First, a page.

Melding together the ideas of interpretation, representation and traditional practice, Blue Spiral 1’s current exhibition, Ink and Imagery features the works of both well-noted and emerging artists in the field of printmaking.
“I wanted to have prints that have imagery in them, hence the title … that was pretty high up on our list,” says Jordan Ahlers, gallery director at Blue Spiral 1. “We wanted to show the technical abilities. It had to be graphically strong work that was interesting and that had enough of an accessibility through an image for you to start going ‘Well, what is this all about?’”
Ahlers says all artists featured in the exhibition were invited after a long process of filtering through websites as a form of online curating. The regional invitational comprises eight artists, hailing from Georgia, Tennessee, Louisiana, North Carolina, Florida and Virginia.
“There were a lot of artists that we liked,” he says. “But then, it was just trying to look that over again and again and get it down to the core group of what we thought were the strongest. That’s how we ended up with the eight that we have.”
Connie Bostic, the only North Carolina-based artist featured in the show, says that while she doesn’t necessarily consider herself a printmaker, she generally starts with an idea and chooses the medium best suited for representing that idea.
“I think it is a really interesting exhibition. There’s lots of variety,” says Bostic, a longtime Asheville resident, artist and former gallery owner.
Her prints on display come from two bodies of work: one deals with body image and the other with children. Three of Bostic’s pieces feature children outlined in black on a white background and are reminiscent of coloring-book pages.
“I purposely made them look like the pages in a coloring book. The line drawing of a child and what happens to them throughout their lives colors in what they become,” she says.
Bostic’s other two pieces featured in the exhibition are silkscreen prints of Frida Kahlo and Eleanor Roosevelt. Both, Bostic says, are meant to represent the unaltered appearance of two extraordinarily strong and historically relevant women.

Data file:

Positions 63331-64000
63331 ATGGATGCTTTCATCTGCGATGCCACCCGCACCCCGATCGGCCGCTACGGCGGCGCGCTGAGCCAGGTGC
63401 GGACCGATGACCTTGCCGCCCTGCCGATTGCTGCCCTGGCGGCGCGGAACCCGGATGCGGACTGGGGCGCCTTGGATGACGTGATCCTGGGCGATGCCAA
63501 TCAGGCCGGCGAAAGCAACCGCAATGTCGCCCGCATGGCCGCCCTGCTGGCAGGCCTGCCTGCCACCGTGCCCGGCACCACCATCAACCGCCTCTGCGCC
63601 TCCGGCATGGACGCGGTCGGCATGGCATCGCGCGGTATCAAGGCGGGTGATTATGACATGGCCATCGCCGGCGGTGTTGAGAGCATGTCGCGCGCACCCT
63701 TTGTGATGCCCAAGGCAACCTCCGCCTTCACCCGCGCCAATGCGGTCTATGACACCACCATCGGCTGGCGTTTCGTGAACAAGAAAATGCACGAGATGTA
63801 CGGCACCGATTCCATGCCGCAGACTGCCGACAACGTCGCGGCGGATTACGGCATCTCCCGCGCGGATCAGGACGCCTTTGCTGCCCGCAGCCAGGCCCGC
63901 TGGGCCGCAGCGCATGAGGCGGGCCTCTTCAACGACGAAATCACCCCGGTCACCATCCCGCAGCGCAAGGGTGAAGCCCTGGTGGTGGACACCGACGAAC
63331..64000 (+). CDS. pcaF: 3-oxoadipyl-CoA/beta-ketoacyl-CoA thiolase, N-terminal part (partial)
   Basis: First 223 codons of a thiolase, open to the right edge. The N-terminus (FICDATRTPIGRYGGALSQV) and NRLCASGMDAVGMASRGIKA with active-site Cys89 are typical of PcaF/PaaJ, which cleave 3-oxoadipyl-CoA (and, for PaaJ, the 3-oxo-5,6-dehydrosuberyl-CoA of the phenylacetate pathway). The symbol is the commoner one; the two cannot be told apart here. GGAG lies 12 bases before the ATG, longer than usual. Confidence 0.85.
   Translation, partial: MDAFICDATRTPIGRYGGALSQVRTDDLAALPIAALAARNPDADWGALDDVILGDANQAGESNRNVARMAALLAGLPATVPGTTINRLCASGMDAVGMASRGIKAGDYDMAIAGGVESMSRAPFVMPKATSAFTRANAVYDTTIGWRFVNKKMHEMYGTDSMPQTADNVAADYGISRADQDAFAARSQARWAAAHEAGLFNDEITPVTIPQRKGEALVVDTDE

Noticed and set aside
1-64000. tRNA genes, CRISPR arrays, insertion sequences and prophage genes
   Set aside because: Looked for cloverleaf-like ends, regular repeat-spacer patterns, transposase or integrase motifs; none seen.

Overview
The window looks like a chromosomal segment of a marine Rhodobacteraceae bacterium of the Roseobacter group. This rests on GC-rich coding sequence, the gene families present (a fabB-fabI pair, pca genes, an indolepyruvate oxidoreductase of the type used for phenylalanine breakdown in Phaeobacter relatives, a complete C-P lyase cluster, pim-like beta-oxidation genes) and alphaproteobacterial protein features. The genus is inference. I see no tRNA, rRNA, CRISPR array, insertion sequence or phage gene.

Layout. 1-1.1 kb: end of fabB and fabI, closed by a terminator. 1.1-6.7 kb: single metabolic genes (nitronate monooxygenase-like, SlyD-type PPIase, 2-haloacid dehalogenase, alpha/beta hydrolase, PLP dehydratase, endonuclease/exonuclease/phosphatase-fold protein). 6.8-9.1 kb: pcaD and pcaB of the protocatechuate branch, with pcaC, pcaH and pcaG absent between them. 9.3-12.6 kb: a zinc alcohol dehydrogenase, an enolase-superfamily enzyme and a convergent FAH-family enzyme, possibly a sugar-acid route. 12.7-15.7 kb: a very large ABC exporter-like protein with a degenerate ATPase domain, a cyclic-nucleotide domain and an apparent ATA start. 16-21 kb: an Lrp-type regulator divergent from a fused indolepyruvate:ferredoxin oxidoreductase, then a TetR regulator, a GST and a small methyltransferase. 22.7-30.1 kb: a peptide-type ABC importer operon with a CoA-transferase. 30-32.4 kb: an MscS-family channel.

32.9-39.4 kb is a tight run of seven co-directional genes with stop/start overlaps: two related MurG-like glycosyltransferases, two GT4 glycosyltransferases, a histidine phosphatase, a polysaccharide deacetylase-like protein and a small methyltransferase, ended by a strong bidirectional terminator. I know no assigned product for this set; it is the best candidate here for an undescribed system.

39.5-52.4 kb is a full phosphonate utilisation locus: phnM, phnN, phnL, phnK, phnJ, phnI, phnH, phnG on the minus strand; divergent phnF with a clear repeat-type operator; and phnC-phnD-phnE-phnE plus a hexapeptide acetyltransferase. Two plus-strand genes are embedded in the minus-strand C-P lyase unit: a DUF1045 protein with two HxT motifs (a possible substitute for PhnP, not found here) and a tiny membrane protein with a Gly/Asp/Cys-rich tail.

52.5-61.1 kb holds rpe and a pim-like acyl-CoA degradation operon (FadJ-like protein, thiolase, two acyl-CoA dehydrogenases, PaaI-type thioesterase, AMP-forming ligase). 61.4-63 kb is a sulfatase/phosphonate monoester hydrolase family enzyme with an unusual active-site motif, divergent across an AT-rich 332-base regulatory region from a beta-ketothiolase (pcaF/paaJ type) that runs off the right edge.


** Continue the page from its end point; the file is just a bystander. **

The work runs a wide spectrum of topics, as the general theme might suggest. An emerging artist from Virginia, Fleming Jeffries’ colorful series depicts topics such as desertification, iceberg towing and water cycles, Ahlers says.
“All of Fleming’s work deals with primarily the environment and deals with man trying to tame nature in a way,” he says. “I’m pretty excited about her work.”
Ke Francis, one of the more well-known artists involved in the exhibition, has works included in Ink and Imagery that utilize a strong narrative content, says Ahlers.
“A lot of time he uses water in his pieces, kind of a flooding situation and crisis, but they have a lot of humor in them as well,” Ahlers says. “The animals are symbolic of people. A lot of times he uses animals for stand-ins.”
Coinciding with the exhibition’s theme of imagery, Teresa Cole, a professor at Tulane University in New Orleans, has multiple silkscreen pieces on display as part of her Culture Clash series.
“There’s definitely a method to what images she picks,” Ahlers says of the hand-pulled silkscreen prints. “Teresa actually has a textile background, so a lot of her aesthetics and a lot of her sensibility comes from patterns.”
The exhibition also features works by printmakers Tanja Softic, Hannah Skoonberg, Beauvais Lyons and Tom Nakashima.
Considering several of the artists’ works deal with environmental issues, landscape representations and animal symbolism, Ahlers says there is almost a subliminal or underlying theme that falls in line with both Blue Spiral 1 and the region’s eco-consciousness.
Ahlers said overall viewers’ responses to the printmaking exhibition have been positive.
“I think it’s a little more provocative than some of our other shows,” Ahlers says. “We haven’t done printmaking in a long time.”
— Erin McWhorter is a freelance writer based in Hayesville, N.C.
who: Ink and Imagery
what: Ink and Imagery
where: Blue Spiral 1, 38 Biltmore Ave.
when: Through June 25 (Gallery is open Monday to Saturday, 10 a.m. to 6 p.m. and Sunday, noon to 5 p.m. Free. bluespiral1.com) Related event: Artist Beauvais Lyons will be part of PechaKucha No. 4 at the Asheville Art Museum on June 9 from 6:30 to 10 p.m. $5. pecha-kucha.org/night/asheville )